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Iowa schools participate in Dance Marathon events

BY REBECCA MORIN | FEBRUARY 03, 2014 5:00 AM

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A sea of orange shirts crowded around a small stage as teachers, students, and parents held their breath while two teenage girls volunteered to donate their luscious locks.

Puffs of brunette and blond hair speckled the floor — along with the tears of West High students and teachers who danced as a part of Dance Marathon for more than five hours straight.

This high school is not the only school to host mini-Dance Marathons. Elementary, junior-high, and high schools across the state host their own mini marathons leading up to The Big Event on Friday and Saturday.

“We are able to work with the mini-Dance Marathons in eastern Iowa, but there are many more around the state,” said Sammie Marks, the executive development director for the University of Iowa Dance Marathon. “With ISU, UNI, and other Team Iowa programs, we are very careful to only work with schools in a certain radius of the University of Iowa so that the other dance marathons can have the same success.”

In Iowa City alone, more than half the elementary schools and two junior-high schools host smaller Dance Marathon events.

City High hosted its first ever mini-Dance Marathon, and West High hosted its second mini-Dance Marathon in January.

“Every school is different,” Marks said. “Some schools are ‘veteran programs’ that have had programs for more than five years, while others are only a few years old. I know that our overall mini program has existed since before [2006].”

In addition to the funds raised for the Big Event, mini-Dance Marathons can contribute anywhere from $100 to $50,000 during their events.

Although some students at various schools danced for more than five hours, others decided to host bake sales or conduct silent auctions to help fundraise.

“Every school is incredibly different when it comes to how they put on their mini event,” Marks said. “Some solely sell baked goods while others hold 12-hour events. Some [events] have silent auctions and food [and] some do not. We are fortunate to work with schools in all different areas of eastern Iowa where each delivers their own special hometown taste to their events. “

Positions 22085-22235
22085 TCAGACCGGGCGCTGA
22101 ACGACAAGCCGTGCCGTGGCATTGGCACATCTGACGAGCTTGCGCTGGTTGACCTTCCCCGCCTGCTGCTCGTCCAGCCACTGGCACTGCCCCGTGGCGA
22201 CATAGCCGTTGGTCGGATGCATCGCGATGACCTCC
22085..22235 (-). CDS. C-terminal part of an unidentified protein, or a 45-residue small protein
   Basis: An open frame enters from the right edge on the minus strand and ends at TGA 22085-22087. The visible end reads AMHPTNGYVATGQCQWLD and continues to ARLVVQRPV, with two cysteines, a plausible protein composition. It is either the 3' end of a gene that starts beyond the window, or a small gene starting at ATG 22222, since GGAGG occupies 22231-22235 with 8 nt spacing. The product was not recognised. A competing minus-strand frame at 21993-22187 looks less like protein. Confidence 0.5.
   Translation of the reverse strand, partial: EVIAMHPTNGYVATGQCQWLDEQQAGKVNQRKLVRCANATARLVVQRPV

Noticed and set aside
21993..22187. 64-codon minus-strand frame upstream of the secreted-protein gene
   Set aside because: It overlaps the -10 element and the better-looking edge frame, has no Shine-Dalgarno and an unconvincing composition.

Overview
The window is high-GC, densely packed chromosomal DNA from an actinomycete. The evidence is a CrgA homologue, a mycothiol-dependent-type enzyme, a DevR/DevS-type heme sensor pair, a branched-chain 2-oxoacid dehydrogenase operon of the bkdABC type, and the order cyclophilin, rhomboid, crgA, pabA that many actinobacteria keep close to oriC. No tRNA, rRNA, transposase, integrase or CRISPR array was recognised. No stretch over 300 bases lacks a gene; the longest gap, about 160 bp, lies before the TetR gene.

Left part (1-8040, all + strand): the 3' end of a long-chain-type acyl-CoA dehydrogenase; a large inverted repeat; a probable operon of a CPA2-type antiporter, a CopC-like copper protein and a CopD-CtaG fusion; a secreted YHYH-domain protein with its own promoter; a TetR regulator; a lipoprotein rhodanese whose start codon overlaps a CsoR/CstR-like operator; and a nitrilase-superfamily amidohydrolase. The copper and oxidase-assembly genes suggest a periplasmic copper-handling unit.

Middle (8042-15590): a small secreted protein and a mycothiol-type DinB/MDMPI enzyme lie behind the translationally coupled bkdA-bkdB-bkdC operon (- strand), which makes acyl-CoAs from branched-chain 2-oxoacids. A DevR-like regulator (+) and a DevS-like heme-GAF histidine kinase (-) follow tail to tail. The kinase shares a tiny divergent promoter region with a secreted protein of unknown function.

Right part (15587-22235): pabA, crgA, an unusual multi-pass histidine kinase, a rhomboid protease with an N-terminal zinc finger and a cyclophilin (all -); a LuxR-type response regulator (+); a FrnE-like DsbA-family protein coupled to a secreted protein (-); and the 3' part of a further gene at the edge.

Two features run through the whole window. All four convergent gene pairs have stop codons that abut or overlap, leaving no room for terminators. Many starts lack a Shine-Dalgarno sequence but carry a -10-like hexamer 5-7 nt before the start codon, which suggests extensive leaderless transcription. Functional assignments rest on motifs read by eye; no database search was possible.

West High teacher Jenifer Secrist said it’s important to get younger students involved in Dance Marathon to help them feel part of something larger than themselves.

“I think it’s really important to start younger, the younger the better,” Secrist said, who has helped organize West’s event. “We look at ourselves as an event, and we want ours to be contributed to the university’s.”

Marks said mini-Dance Marathons are becoming more popular because school officials think students can benefit from the “cause.”

“They are becoming more popular,” Marks said. “Most school administrators like and love the idea of a dance event, going from the fancy clothes to students clad in sports clothes showing off their silly dance moves, especially because it's for an excellent cause.”

West senior Meredith Arpey, who was involved with the school’s first mini-event in 2012, was excited to be able end her senior year as a morale captain of one of the more than 10 groups in the event.

“I think it’s amazing to touch many more lives,” Arpey said. “I hope every school can [host a mini-dance marathon] to be part of this charity organization.”

Although schools can take up to five or six months of planning, some teachers want to help continue organizing mini-Dance Marathons for their students.

“It’s life changing,” Secrist said. “My full-time job is a teacher, but I’m passionate to help [the students] realize they are more powerful than they know, and as long as there is cancer, we will continue to dance.”


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